3. Independence

Gen X is the most independent of the generations due to its position as the first cohort which had both parents working. Gen Xers are therefore self-reliant and used to just getting on with their jobs, coming up with solutions as required. In contrast, Millennials and Gen Z are keen to receive constant feedback on their performance to demonstrate that they are doing the right thing and that their work is valued.


4. Purpose and culture

Millennials and Gen Z want to work for purpose-driven organizations that share their values. That means they want to be led by inspirational managers who share a vision that chimes with their own ideas. Like Gen X they want to work for companies with diverse, open, and meritocratic cultures where everyone is able to contribute based on their skills and experiences.


5. Technology

There’s a tendency to see millennials as digital natives, who grew up with smartphones in their hands. However, they learned about technology as it developed – unlike Gen Z who were using it from day one of their lives. Gen X can remember a time before technology, so while they are digitally adept, they don’t rely on it in the same way. Many baby boomers are intrinsically suspicious of technology, seeing it all as new and overwhelming.


6. Loyalty

Famously, many baby boomers never changed company during their entire working lives. Other generations are much more likely to switch if they don’t feel valued or engaged. Gen X led the Great Resignation of 2022 for example. However, the picture of younger generations swapping jobs on a regular basis is not wholly true. Many in Gen Z who joined the workforce during recessions (and were potentially made redundant) actually crave security – provided that their employer gives them the opportunities they need to grow and the working environment they are looking for.


Empathy, understanding and a strong corporate culture are more important today than ever before

Delivering on these needs requires everyone, from every generation, to practice empathy and understanding around the needs of others. They should value the diverse skills and experiences in the workforce and learn from each other, rather than judging against their own backgrounds and strengths. This culture has to be led from the top and cascaded through empathetic managers at all levels. Read our blog on managing the multigenerational workforce to find out more.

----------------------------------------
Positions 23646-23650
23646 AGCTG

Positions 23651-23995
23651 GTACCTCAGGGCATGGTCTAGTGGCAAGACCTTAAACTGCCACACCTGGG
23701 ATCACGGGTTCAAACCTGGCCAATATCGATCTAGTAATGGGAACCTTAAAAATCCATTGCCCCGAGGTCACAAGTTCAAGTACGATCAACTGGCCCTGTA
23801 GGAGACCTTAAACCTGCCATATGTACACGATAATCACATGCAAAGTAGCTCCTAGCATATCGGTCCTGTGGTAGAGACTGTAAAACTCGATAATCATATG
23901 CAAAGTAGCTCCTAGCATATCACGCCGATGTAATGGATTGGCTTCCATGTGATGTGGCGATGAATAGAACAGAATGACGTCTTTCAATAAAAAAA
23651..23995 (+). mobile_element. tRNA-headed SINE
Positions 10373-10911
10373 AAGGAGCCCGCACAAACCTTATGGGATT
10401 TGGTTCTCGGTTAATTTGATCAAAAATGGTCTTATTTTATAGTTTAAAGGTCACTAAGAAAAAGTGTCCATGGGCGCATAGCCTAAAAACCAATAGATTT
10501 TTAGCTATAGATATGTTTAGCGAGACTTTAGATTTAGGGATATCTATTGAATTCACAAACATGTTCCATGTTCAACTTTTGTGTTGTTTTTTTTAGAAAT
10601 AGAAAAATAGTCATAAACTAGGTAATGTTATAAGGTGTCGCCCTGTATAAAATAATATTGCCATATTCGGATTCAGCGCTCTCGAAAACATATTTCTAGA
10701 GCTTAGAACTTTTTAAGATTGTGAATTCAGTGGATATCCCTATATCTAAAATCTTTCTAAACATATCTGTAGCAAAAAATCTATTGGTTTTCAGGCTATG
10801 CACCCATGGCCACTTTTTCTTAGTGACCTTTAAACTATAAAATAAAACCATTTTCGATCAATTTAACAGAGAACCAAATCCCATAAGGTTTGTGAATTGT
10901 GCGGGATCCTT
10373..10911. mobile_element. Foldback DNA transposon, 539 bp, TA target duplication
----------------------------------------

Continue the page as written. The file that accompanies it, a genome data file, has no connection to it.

How are Generation Y and Z changing the world of work?

What employees expect from work is changing, driven by the rise of technology and societal change. Today’s younger employees value areas such as diversity, the need for sustainability and having respect for the views and beliefs of others much more highly than baby boomers, and even Gen X.


This is leading to widespread change in terms of culture, structure, and leadership. Organizations need to embrace diverse, open cultures driven by a sense of shared purpose, where leaders communicate clearly, behave ethically and practice empathy at all times. Leaders must listen to their teams, tap into their skills and experiences and act quickly to support them with the right tools, rewards and working environment. The changes in the world of work mirror what is happening in wider society – meaning that companies that fail to react will not just alienate their employees, but their customers, stakeholders, and wider society.


How Tivian helps your business

Successfully managing multigenerational workforces relies on three key areas:

  1. strong, open, and inclusive leadership,
  2. a focus on giving every generation an engaging experience, and
  3. a transformative culture that will help them thrive.


Tivian provides the tools and expertise to support your success:

  • Our employee experience platform makes it simple and fast to regularly listen to every employee’s feedback and then understand and act on their insights.
  • Tivian’s Leadership 360 equips leaders with the skills they need to perform effectively and manage multigenerational teams, by collecting 360 degree on-demand feedback on their performance and uncovering areas for growth and development.
  • Tivian’s Diversity & Inclusion tool helps create open, engaging cultures. It helps identify the specific behaviors that will drive transformation and measures your progress against achieving them through straightforward diagnostics.


Best of all: Tivian’s Communicate XI gives your organization the ability to deliver the right content to all generations, at the right time, through the right channels.